The first time I did nanowrimo I was a total “pantser” meaning I just dove in and began writing. I had an idea but not a plan. This year I am working with an ever-evolving outline following “The Hero’s Journey. I am reading Plot and Structure by James Scott Bell and Story Engineering by Larry Brooks as I write, trying to wrap my head around everything. I have the word goal in the back of my head but it will not be my main goal this year. My main goal is to have a workable START when I am finished. Something that tells a cohesive story, and follows a sort of map so that I can concentrate on the writing and not figuring out where it is going or how to write myself out of a corner or how do I fix the huge hole in my plot.
This is not to say that things can’t change. Sometimes characters get a mind of their own and if one decides to go a different direction I am giving myself permission to follow them.
I am self taught so I am looking at the challenge like this: The first year, I was a freshman. Annoying but cute – people would pat me on the head and wish me luck with my “novel”. It was a horrible, wonderful, exciting, terrifying experience and I was proud at the end that I finished period. I wrote FIFTY THOUSAND WORDS! They might have been horrible and stilted and lost in the swamp of a poor plot and wooden characters, and confuse storyline – but I learned a lot and I accomplished something (mostly a big stack of tree-killing paper and a tee-shirt)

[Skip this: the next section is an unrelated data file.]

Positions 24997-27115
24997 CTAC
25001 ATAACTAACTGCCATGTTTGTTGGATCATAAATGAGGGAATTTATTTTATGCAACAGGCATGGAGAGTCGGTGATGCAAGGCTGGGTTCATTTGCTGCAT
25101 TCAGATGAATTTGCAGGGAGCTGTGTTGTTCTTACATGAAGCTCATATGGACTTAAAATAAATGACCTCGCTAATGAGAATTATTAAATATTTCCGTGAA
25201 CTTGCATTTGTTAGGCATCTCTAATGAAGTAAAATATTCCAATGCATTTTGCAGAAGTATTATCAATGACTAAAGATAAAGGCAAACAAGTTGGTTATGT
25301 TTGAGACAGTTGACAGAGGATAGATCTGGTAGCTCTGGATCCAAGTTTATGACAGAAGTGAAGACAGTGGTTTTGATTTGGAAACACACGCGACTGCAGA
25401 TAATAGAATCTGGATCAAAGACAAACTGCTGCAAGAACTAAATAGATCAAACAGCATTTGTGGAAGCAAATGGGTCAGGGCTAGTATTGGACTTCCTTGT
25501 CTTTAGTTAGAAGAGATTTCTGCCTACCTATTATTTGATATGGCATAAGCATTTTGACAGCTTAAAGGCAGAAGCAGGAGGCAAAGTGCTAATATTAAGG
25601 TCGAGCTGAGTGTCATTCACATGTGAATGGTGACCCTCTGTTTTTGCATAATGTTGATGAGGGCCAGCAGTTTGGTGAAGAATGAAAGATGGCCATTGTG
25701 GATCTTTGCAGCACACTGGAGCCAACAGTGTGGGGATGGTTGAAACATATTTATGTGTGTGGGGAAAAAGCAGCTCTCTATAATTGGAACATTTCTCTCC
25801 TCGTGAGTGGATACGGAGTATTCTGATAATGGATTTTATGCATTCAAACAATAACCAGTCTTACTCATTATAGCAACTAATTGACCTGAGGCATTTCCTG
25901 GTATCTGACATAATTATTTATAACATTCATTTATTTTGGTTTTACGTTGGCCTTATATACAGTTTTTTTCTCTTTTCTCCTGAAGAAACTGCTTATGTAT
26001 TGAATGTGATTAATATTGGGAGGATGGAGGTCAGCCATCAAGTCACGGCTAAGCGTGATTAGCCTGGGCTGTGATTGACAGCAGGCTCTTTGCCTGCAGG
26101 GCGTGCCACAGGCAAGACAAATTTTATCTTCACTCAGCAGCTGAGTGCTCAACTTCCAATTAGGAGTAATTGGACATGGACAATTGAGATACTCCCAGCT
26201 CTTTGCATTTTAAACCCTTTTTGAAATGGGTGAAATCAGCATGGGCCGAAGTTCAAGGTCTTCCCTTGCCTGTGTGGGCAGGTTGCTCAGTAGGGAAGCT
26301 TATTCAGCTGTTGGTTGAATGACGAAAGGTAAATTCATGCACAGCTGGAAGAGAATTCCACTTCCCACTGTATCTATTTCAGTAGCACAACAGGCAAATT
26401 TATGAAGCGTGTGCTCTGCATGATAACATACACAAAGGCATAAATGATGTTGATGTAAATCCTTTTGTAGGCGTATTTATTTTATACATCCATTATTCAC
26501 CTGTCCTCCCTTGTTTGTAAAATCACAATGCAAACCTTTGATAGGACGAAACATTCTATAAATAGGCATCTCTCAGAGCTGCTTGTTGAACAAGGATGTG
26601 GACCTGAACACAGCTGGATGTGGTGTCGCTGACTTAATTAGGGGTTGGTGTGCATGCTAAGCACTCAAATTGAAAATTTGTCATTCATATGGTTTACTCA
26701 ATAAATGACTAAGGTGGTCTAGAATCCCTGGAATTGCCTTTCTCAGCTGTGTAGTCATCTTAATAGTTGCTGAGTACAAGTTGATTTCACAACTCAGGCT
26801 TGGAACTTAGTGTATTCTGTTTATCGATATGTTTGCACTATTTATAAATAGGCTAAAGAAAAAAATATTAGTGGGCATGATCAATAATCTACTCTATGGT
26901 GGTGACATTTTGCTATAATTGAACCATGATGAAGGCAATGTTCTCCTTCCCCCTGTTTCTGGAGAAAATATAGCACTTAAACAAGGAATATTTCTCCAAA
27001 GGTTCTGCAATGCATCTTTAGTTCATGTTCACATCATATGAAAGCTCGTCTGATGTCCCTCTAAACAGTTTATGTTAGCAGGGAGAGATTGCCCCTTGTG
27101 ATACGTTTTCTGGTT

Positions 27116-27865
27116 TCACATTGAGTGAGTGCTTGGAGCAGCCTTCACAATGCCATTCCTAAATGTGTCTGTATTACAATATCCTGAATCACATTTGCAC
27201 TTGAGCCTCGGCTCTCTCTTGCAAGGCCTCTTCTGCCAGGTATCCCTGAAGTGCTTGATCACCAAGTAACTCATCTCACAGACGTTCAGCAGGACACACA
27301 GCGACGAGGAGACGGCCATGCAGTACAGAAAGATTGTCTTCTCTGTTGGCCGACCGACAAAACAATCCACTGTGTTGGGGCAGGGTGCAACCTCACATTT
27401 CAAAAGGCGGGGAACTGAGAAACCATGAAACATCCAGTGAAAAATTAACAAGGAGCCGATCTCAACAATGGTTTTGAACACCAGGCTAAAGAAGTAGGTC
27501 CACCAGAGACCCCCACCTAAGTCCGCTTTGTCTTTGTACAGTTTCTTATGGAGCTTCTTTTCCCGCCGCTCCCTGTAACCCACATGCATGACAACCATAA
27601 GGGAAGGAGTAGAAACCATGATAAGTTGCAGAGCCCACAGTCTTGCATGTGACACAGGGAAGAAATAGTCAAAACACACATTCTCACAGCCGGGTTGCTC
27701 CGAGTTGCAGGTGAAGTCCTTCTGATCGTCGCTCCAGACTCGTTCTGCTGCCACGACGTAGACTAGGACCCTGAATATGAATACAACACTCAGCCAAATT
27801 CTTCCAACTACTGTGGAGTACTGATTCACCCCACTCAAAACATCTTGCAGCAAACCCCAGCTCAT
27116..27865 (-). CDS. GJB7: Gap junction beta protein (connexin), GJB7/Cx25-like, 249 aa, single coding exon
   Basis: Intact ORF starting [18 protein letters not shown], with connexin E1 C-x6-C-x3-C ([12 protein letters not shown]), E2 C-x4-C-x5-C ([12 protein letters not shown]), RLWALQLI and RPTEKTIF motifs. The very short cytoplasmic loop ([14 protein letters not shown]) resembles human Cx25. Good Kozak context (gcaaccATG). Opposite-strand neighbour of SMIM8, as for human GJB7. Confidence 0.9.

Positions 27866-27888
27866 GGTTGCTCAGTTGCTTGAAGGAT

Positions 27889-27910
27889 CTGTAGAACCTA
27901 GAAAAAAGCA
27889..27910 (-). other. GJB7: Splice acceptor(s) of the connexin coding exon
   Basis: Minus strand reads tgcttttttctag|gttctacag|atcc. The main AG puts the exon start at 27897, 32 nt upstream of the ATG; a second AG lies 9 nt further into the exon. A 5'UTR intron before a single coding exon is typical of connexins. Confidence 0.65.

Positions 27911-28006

This year I enter as a sophomore. I look at the annoying little freshman and smile, remembering when I was one but I am ever so much more mature now… I will learn more about the process and use a fluid map to make sure I have an idea of where I am going. I give myself permission to NOT have a great novel at the end, but to have something BETTER than I did last time. Even if I do not make the word count. I will do all this while working full time, cooking for Thanksgiving, planning for Christmas, and dealing with all of the daily challenges.
So folks, there you have it. My nanowrimo manifesto.
I have included a general portrayal of The Heroes Journey and how it fits with three act structure. Those of you who already know this stuff can ignore me and roll your eyes. If you are a junior or senior this is not news to you – if like the rest of us you are a freshman or sophomore you may think you have just discovered your own magic elixir.
1. The Ordinary World – hero introduced in their normal setting
2. Call to Adventure – everything is about to change whether the hero knows it or not
3. Refusal of Call/Reluctant Hero – for whatever reason, the hero refuses the call
4. Meeting Wise Mentor – Hero is committed to the quest and a mentor shows up
5. The First Threshold – Hero leaves their normal world into the unknown
6. Tests, Allies and Enemies – trials, a series of tests, tasks, or ordeals that hero must undergo to begin transformation. Often the person fails one or more of these tests, which often occur in 3s.
7. Supreme Ordeal – person’s lowest point or darkest moment, chance for major change or “rebirth”
8. Revisiting the Mentor – hero revisits teachings if mentor or maybe learns from a new one, returns to the path
9. Return with New Knowledge – Wisdom gained on the quest, integrated into hero’s life
10. Seizing the Sword (or Prize) Hero defeats enemies, overcomes issues,
11. Resurrection – old self “dies” (physically, spiritually?)
12. Return with Elixir – achievement of the goal of the quest
I am posting this to make my commitment more ahem, public (in other words to shame myself into not finding excuses to NOT do this!)